When the reformer Martin Luther was first confronted by Paul’s phrase “the righteousness of God” in Romans 3, he was overwhelmed and lost all hope. He knew he couldn’t match up to the perfect standard of God’s righteousness. Such righteousness, he thought, would be revealed as God’s wrath against all human ungodliness.
However, Luther’s understanding of the gospel completely shifted when he realized Paul didn’t mean God’s punitive justice, whereby He punishes the ungodly. Instead, Paul refers to the righteousness from God, that is the righteous status God graciously and freely gives to condemned sinners who receive Him by faith. And this righteousness, Luther realized, is an alien righteousness. It’s not a righteousness from within the sinner, but rather the perfect, stainless righteousness of Jesus Christ imputed to the sinner’s account upon faith.
Luther’s heavy conscience was relieved. It wasn’t his good works—which could never earn him a righteousness good enough to stand before a perfectly holy God—but the righteousness of Christ—which comes through faith alone—that gave him a right standing before God.
Let’s take a moment to reflect on Luther’s discovery. If the forgiveness of sins is all there is to the doctrine of justification, then we have a significant problem. As essential as it is to have our sins forgiven, if we only have our sins removed, we still stand before God empty without a positive righteousness that gives us favor with God.
Think of it this way: the forgiveness of our sins leaves us in an awkward state of neutrality, emptiness, and nakedness. Yes, we aren’t guilty before God, but we aren’t yet righteous before God either. Our debt has been canceled, but no funds have been transferred to fill our account. Our dirty robe has been removed, but no clean robe covers our nakedness, presenting us as holy before God.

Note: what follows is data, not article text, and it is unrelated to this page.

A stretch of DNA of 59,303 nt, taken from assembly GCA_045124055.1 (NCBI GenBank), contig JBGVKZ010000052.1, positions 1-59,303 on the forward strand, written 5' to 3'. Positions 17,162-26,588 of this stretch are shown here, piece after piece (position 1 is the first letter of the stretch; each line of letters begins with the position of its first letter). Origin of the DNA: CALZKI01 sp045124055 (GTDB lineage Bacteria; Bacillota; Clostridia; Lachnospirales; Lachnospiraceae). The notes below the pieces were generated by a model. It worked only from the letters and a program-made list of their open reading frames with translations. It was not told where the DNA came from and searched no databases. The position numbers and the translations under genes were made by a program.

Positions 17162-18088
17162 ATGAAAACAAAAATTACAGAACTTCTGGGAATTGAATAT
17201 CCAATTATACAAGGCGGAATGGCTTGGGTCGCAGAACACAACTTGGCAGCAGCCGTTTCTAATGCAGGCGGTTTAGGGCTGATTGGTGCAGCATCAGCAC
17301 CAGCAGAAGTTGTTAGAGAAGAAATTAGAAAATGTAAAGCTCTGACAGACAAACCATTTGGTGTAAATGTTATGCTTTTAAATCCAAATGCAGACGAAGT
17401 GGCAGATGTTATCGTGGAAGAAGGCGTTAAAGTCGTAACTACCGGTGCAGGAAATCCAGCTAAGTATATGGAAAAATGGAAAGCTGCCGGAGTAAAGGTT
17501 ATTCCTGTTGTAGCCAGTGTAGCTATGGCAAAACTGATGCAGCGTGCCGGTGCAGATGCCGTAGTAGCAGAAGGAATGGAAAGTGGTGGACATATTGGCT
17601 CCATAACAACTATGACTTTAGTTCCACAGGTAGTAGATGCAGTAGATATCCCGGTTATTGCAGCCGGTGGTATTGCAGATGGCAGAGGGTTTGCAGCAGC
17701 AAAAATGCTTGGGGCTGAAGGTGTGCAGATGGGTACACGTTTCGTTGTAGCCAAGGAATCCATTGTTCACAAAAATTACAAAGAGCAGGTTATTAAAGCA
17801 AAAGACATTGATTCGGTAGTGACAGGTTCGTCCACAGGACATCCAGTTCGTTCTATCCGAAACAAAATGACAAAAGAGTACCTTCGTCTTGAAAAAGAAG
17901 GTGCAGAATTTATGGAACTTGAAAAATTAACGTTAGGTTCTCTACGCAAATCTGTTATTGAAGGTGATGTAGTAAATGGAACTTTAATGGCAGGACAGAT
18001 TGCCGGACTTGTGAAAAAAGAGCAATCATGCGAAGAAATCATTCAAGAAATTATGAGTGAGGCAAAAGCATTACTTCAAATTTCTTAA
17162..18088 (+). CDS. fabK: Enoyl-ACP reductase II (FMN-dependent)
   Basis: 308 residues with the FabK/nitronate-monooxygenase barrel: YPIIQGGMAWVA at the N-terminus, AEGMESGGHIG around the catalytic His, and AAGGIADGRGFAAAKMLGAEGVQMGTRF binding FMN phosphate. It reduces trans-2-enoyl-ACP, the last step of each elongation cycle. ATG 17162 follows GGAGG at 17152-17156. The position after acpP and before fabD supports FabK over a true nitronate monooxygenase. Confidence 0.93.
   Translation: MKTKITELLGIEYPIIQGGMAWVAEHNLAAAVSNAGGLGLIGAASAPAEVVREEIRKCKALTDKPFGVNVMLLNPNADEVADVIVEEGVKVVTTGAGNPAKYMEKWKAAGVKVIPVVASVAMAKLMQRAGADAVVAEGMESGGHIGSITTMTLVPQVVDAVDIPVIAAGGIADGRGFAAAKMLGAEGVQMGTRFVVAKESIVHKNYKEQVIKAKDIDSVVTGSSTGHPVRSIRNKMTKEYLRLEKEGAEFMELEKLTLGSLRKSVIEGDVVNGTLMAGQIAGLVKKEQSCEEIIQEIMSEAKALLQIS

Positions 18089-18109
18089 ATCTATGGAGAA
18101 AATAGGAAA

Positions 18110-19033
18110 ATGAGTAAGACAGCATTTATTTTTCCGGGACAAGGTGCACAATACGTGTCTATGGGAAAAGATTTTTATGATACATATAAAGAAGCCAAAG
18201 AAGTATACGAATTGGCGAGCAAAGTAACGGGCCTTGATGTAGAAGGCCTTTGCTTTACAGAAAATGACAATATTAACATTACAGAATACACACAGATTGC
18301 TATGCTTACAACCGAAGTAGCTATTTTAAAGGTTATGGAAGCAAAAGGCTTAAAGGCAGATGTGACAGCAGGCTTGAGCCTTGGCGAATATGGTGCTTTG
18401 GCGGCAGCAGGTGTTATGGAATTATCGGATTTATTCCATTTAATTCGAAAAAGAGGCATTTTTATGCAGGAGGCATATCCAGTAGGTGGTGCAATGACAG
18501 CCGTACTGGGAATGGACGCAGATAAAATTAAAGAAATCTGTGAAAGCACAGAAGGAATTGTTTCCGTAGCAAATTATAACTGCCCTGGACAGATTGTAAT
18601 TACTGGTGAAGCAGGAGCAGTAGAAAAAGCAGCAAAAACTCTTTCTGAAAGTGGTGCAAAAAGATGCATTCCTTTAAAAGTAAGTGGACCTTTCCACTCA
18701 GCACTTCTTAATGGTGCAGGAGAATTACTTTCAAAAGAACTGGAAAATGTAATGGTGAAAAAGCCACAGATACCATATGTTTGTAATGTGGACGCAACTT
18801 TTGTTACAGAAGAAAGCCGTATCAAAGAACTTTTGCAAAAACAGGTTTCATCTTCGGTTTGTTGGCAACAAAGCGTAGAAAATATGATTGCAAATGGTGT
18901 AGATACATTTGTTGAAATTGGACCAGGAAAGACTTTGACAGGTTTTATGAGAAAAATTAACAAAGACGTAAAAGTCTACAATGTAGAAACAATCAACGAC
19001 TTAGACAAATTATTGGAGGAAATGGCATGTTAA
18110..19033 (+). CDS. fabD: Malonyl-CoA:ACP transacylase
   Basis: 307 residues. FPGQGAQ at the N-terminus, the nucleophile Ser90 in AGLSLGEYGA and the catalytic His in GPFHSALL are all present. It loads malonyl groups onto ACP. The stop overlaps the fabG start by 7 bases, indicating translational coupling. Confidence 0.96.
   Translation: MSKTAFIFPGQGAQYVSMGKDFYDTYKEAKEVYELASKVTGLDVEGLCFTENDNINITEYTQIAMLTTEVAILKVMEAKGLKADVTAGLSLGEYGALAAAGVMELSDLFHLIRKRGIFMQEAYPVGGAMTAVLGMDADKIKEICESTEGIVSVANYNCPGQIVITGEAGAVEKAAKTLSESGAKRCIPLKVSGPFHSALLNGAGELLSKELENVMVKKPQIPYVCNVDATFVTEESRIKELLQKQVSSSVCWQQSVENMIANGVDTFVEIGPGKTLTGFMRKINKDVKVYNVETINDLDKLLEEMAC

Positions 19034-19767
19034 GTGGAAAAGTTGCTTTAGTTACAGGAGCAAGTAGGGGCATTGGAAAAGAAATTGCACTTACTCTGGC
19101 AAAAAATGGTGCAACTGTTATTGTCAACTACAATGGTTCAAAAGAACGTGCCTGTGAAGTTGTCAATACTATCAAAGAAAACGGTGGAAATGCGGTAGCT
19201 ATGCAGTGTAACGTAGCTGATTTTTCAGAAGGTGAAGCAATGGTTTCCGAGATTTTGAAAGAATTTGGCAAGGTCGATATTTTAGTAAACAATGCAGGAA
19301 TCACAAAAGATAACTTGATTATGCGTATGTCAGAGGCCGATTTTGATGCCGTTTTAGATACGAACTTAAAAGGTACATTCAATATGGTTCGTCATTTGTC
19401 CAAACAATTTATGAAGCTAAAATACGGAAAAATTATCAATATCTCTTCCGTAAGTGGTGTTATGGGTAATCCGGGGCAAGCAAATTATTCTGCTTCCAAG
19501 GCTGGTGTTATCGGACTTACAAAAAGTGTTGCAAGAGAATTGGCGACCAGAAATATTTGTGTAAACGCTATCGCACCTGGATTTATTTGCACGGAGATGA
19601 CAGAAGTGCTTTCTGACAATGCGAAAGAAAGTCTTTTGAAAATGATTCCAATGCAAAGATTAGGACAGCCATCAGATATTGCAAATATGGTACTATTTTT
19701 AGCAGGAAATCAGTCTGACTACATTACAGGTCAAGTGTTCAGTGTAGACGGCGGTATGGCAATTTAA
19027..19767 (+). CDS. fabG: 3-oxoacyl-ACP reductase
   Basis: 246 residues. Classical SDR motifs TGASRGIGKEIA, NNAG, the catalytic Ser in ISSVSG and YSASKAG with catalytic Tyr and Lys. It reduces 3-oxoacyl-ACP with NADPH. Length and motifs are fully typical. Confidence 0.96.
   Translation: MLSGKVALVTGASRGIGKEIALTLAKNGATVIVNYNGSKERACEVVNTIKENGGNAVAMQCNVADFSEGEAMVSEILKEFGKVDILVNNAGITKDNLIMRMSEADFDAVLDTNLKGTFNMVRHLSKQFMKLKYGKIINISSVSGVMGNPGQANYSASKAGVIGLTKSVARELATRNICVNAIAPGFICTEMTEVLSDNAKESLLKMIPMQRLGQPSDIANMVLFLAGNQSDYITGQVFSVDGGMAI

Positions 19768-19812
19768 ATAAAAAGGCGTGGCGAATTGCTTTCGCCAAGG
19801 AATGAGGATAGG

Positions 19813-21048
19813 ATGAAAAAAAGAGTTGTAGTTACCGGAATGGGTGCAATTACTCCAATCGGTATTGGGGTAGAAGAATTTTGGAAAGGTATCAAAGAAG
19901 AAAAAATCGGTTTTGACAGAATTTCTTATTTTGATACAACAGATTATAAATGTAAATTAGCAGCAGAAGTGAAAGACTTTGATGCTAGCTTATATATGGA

What we need is positive righteousness. But such righteousness must come from a perfect, flawless life of obedience, and we certainly have no such righteousness (hence the need to have our sins forgiven!). What we need is alien righteousness, a righteousness that is not our own but is reckoned to our account. The only way we can be declared righteous is if the perfect merit of Christ is imputed to us.
That word impute is important. It means to reckon to someone’s account. Like justify, impute is a legal, forensic, or judicial concept. In Scripture we see the word used to speak of Adam’s sin imputed to his progeny (Rom. 5:12–21); our sin imputed to Christ, our substitute (2 Cor. 5:21); and the righteousness of Christ imputed to sinners (Rom. 3:21–26; 4:2–6; 5:19; 2 Cor. 5:21).
So what should we conclude? Justification is not only the non-imputation of sin but the imputation of righteousness. It’s not enough merely to have our sins forgiven; we need the positive merit of Christ reckoned to our account if we are to be declared just before a holy God. By living a perfect life and by dying an atoning death, Christ merited perfect righteousness, and He credits this righteousness to all those who place their faith in God’s Son (Rom. 4:6; Gen. 15:6). As Paul says in 2 Corinthians 5:21, “For our sake he made him to be sin who knew no sin, so that in him we might become the righteousness of God” (ESV9).
As John Calvin observes, not only does justification “consists in the remission of sins” but also in “the imputation of Christ’s righteousness.” A “great exchange” has taken place: Christ has taken our guilt and condemnation on the cross, and in exchange we have received His impeccable righteousness.
Few doctrines bring greater comfort to lost sinners. Imputation is the Christian’s only hope for right standing in the heavenly courtroom before the divine Judge. Clothed in the righteousness of Christ our Savior, we have every assurance that we are no longer enemies of God but declared just in His sight. Only the righteousness of Christ can give us the peace with God that Luther discovered.